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Scenthound Group

The goals and purposes of this breed standard include: to furnish guidelines for breeders who wish to maintain the quality of their breed and to improve it; to advance this breed to a state of similarity throughout the world; and to act as a guide for judges.

Breeders and judges have the responsibility to avoid any conditions or exaggerations that are detrimental to the health, welfare, essence and soundness of this breed, and must take the responsibility to see that these are not perpetuated.

Any departure from the following should be considered a fault, and the seriousness with which the fault should be regarded should be in exact proportion to its degree and its effect upon the health and welfare of the dog and on the dog’s ability to perform its traditional work.


There is considerable doubt as to the origin of the Beagle. Beagles are known throughout Europe, and are the smallest of the scent hunting hounds. In literature, they were mentioned as far back as 1475.

Their popularity has been greater in the United States and Canada. Beagles have been in the "Top Ten" of most popular breeds for over 30 years, and are one of the most popular breeds in America.

The UKC Hunting Beagle is a "total" dog, excelling as a hunter while possessing excellent conformation. Looks and ability go hand-in-hand in developing the ideal UKC Hunting Beagle.

General Appearance

The Beagle has been referred to as “a foxhound in miniature”. A smooth, short-haired hound, slightly longer than tall. Ears lay close to the head. Usually tri-color (black, white and tan), but all typical hound color combinations are acceptable.

Because the Beagle is first and foremost a hunting hound, scars (the result of honorable wounds) shall not be considered faults nor shall they be penalized by Judges. This includes cuts, nicks, notches on the ears, and/or ears that are frayed at the edges from working in brush, tall grass, etc.

Disqualifications: Unilateral or bilateral cryptorchid.


An independent personality is a generalization of most hounds, although individuals may vary. Has a good hound voice. Usually friendly disposition. Can make a good house pet or outside dog.

Disqualifications: Viciousness or extreme shyness.

Head & Skull

The skull is fairly long. It is slightly domed at the occiput. The cranium is broad and full. The muzzle is of medium length. It is straight, and square cut, with the stop moderately defined.


A full complement of strong, white teeth meet in a scissors or level bite.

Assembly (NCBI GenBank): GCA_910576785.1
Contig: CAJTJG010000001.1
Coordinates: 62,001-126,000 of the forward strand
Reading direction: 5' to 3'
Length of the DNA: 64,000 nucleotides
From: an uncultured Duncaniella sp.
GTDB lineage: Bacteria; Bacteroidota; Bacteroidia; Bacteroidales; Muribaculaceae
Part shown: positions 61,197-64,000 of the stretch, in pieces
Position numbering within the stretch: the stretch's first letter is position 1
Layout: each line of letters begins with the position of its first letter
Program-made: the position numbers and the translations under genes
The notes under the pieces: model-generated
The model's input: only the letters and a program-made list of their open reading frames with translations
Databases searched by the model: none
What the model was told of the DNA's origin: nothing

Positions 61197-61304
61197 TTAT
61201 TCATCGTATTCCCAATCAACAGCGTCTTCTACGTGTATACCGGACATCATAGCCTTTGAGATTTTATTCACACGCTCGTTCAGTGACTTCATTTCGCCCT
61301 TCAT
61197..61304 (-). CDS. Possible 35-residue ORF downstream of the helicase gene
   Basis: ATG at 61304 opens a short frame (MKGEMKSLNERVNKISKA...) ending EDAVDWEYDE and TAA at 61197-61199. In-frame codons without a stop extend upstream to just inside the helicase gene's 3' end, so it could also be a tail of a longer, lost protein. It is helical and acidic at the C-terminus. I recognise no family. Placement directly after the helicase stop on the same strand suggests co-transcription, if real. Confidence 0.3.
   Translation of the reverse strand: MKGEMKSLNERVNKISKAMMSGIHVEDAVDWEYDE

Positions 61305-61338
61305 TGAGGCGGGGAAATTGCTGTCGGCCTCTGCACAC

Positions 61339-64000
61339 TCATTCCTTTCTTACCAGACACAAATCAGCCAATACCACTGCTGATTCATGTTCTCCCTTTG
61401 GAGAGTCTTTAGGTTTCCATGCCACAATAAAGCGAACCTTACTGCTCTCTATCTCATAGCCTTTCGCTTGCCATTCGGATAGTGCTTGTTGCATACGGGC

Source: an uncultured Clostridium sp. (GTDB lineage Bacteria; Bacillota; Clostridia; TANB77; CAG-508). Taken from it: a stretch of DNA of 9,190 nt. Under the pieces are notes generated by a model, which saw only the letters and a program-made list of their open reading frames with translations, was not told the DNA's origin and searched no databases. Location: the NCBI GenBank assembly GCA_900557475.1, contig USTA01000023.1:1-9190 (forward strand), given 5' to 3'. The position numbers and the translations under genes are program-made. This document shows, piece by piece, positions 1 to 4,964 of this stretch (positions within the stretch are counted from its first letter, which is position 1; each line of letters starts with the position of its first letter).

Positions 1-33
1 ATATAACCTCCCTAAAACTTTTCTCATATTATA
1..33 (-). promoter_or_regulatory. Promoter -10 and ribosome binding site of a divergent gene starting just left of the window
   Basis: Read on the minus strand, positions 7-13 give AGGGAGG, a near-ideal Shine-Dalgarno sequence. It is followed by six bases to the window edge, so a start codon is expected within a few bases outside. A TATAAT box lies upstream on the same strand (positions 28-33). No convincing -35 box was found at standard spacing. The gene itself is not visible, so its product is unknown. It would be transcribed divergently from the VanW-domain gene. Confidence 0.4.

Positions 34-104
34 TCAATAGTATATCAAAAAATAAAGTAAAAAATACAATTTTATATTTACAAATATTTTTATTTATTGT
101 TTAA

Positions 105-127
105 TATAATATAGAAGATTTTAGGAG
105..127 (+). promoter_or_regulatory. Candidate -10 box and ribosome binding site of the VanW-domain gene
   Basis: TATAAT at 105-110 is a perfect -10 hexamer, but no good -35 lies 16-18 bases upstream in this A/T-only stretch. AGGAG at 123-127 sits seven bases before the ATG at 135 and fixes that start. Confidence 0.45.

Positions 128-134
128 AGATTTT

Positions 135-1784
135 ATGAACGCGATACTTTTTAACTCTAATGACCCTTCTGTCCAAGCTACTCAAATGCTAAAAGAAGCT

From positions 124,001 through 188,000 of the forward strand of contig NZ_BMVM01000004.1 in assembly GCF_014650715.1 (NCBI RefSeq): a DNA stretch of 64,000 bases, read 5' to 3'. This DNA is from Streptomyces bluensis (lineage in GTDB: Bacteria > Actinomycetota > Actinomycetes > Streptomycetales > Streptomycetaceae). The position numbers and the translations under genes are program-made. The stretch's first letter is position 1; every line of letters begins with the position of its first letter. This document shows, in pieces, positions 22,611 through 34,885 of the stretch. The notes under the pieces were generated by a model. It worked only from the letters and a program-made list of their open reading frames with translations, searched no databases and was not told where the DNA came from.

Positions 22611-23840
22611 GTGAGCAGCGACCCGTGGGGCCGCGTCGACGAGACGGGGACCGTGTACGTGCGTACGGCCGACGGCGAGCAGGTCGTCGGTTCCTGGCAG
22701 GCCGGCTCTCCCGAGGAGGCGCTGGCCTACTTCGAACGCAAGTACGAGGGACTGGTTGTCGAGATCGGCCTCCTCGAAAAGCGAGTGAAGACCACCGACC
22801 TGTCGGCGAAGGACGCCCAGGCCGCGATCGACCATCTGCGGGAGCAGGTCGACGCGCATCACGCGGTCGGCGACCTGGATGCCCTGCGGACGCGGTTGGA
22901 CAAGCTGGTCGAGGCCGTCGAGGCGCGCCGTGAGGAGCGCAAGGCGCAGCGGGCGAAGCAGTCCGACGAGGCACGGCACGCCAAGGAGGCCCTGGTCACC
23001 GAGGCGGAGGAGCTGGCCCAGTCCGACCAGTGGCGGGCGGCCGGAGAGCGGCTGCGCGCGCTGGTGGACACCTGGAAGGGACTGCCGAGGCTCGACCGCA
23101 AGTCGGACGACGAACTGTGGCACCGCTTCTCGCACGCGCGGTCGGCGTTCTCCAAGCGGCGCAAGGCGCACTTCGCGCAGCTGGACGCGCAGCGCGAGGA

Disqualifications: Overshot bite. Undershot bite. (Overshot or undershot is defined as having a visible gap between the upper and lower teeth.)


The large eyes are set well apart. They have a soft, hound-like expression; gentle and pleading. They are brown or hazel in color.

Disqualification: Blind.


The ears are set moderately low, setting close to the head. The forward edge turns slightly into the cheek. They are long reaching when drawn out, extending nearly to the end of the nose. They are fine in texture. The ears are fairly broad and rounded at the tip; with almost no erectile power.

Disqualification: Deaf.


The medium-length neck rises free and light from the shoulders. It is strong in substance, yet not loaded. The throat is clean and free of folds of skin. A slight wrinkle below the angle of the jaw is acceptable.

Faults: A thick, short neck carried on a line with the top of the shoulder. Throat showing dewlap and folds of skin, termed "throatiness."


The clean, muscular, sloping shoulders convey the idea of freedom of action with activity and strength. They are not heavy nor loaded.


The straight forelegs have plenty of bone in proportion to the size of the hound. The pasterns are short and straight.

Faults: Straight, upright shoulder. Out at the elbows. Knees buckled or bent backwards. Crooked or bowed forelegs.


The chest is deep and broad, but not so much as to interfere with the free play of the shoulders. The back is muscular and strong. The broad loins are slightly arched. The well-sprung ribs provide an abundance of lung room.

Faults: Disproportionately wide chest. Lack of chest depth. Very long, swayed, or roached back. Flat, narrow loins. Flat, narrow ribs.


The strong, well-muscled hips and thighs provide an abundance of propelling power.


The stifles are strong and well let down. The firm, symmetrical hocks are moderately bent.


The feet are close, round, and firm. The pads are full and hard.

Faults: Long feet. Open, spreading feet.


The tail is set moderately high. It is carried gaily over the back with a slight curve, not turned forward. It is short as compared with the size of the hound, and has a brush. Faults: A long tail. Excessive curve. Inclined forward from the root. Rat tail with absence of brush.


The Beagle has a close, hard, hound coat of medium length.


All typical hound color combinations. No solid colors are acceptable.

Disqualification: Albinism.

Height and Weight

Not to exceed 15 inches. Height is measured across the shoulders at the highest point (withers), with the hound standing in a natural position, with its feet well under it, not leaning forward or backward.

Eliminating Faults

(An Eliminating Fault is a Fault serious enough that it eliminates the dog from obtaining any awards in a conformation event.)
Over 15 inches in height.


(A dog with a Disqualification must not be considered for placement in a bench show/conformation event, and must be reported to UKC.)
Unilateral or bilateral cryptorchid.
Viciousness or extreme shyness.
Overshot bite. Undershot bite. (Overshot or undershot is defined as having a visible gap between the upper and lower teeth.)

UKC Breed Standards: Beagle

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Official UKC Breed Standard

Revised January 1, 2013

©Copyright 1990, United Kennel Club